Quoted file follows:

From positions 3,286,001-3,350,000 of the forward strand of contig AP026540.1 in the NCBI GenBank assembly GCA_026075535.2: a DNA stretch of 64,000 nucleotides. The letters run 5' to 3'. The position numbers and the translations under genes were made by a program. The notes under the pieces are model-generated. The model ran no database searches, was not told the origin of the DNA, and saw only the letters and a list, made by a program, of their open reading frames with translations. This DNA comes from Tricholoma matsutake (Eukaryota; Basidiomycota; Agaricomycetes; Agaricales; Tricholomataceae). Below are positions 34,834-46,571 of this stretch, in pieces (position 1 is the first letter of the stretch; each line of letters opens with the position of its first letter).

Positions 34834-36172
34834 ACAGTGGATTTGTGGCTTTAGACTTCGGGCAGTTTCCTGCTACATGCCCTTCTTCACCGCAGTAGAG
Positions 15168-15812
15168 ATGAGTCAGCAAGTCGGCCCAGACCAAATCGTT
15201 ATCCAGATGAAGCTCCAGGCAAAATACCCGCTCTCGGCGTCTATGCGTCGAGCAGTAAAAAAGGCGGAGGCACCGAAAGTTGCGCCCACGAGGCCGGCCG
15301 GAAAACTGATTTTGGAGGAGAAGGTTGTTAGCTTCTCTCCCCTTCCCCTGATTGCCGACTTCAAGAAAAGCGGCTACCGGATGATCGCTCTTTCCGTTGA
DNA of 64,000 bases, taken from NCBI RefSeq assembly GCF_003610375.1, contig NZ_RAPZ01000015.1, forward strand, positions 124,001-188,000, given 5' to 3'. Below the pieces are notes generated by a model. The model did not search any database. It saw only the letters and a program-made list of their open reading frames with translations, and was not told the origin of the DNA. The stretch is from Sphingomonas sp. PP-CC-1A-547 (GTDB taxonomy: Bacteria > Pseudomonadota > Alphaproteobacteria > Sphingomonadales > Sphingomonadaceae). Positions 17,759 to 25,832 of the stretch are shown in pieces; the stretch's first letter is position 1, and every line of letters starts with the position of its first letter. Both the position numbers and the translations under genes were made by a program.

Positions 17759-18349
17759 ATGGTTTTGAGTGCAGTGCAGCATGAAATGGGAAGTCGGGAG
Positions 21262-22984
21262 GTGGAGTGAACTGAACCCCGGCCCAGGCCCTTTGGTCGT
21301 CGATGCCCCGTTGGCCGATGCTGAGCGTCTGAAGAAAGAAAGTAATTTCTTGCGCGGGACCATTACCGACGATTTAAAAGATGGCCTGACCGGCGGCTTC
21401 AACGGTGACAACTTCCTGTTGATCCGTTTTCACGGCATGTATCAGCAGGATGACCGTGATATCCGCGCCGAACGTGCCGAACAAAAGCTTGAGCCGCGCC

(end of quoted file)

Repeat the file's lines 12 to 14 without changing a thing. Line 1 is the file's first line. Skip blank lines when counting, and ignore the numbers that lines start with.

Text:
21262 GTGGAGTGAACTGAACCCCGGCCCAGGCCCTTTGGTCGT
21301 CGATGCCCCGTTGGCCGATGCTGAGCGTCTGAAGAAAGAAAGTAATTTCTTGCGCGGGACCATTACCGACGATTTAAAAGATGGCCTGACCGGCGGCTTC
21401 AACGGTGACAACTTCCTGTTGATCCGTTTTCACGGCATGTATCAGCAGGATGACCGTGATATCCGCGCCGAACGTGCCGAACAAAAGCTTGAGCCGCGCC